Even if the only causative discovery was "Churches that teach children are inherently valuable, not inherently dangerous, lead to less child abuse," well, that seems worthwhile. But I find it hard to believe that what we believe about children and childhood, and how we treat children as a result, doesn't matter.
posted by Eyebrows McGee at 7:39 AM on May 3, 2011 [11 favorites]


And why did all those germans get beaten? Maybe because the parents, who had a very hard life since they lost the previous war, felt it was acceptable to expose their children to a hard life too? Their broken spirits had no empathy with the loving minds of the children. The children needed to be prepared for a hard mean world. And all that rage, boiling inside, had to go somewhere. So they beat the satan out of their children, was it because of war, or the cause of war?

I think the link between child abuse and war hardly needs to be defined, as they could be considered two different manifestations of the same problem, the breakdown of empathy.
posted by CautionToTheWind at 7:44 AM on May 3, 2011 [5 favorites]


WWII happened because a significant fraction of German kids were abused, Hitler included.

Except that Hitler was not German; he was Austrian.

Austria was never part of Germany before the Anschluss. When Hitler was born in 1889, Austria was still the better half of the Austria-Hungarian empire. Thus Der Fürher grew up in a country that was culturally and historically a Central European country (i.e., mostly Catholic) whereas Germany has the culture and traditions of Lutheran Northern Europe.

But there could be something to your logic though. It is a felony to strike a child in Sweden, for any reason, and Sweden hasn't been in a war for about 300 years.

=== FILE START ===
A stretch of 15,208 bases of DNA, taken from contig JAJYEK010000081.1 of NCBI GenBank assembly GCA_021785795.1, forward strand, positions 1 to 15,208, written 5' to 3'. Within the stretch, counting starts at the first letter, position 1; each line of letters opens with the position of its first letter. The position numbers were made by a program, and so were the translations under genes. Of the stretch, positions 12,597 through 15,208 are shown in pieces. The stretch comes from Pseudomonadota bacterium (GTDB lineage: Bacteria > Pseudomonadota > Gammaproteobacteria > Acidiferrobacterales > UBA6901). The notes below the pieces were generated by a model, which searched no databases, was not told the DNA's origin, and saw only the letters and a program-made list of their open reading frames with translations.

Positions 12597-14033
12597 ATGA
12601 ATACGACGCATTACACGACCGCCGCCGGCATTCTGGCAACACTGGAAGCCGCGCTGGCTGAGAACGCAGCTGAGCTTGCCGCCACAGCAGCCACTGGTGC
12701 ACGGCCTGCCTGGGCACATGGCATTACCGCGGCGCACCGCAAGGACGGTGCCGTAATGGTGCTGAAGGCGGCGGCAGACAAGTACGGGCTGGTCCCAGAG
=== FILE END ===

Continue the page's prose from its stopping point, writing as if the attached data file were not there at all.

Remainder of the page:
posted by three blind mice at 7:50 AM on May 3, 2011


about 300 years

It's more like 200, and the likelier, non-woo-woo-just-so-story explanation for that is that they were soundly defeated by Russia several times in a row and it was driven home to them that they were a deeply minor European power whose best option was to maintain neutrality in conflicts.
posted by nasreddin at 7:54 AM on May 3, 2011 [2 favorites]


It's certainly an interesting explanation, but I think ideas such as that embodied in the phrase "Emotional life of nations" are premised upon metaphors which may not be apt despite seeming intuitively plausible. This is a ubiquitous provblem: for example, we talk about people being hard-wired to do or feel this or that despite the fact that the comparison of the brain to a silicon circuit is very possibly entirely misconceived and misleading.
posted by clockzero at 7:54 AM on May 3, 2011


Austria was never part of Germany before the Anschluss.

The book and article linked in the FPP makes clear that Germany and Austria as a whole were much worse than the rest of Europe, and that of the two it was the worst in Austria. The essay on terrorism and child abuse in Palestine also makes precisely your point about Sweden's anti-striking laws and anti-militarist culture.
posted by clarknova at 7:56 AM on May 3, 2011


the likelier, non-woo-woo-just-so-story explanation for that is that they were soundly defeated by Russia several times in a row and it was driven home to them that they were a deeply minor European power whose best option was to maintain neutrality in conflicts.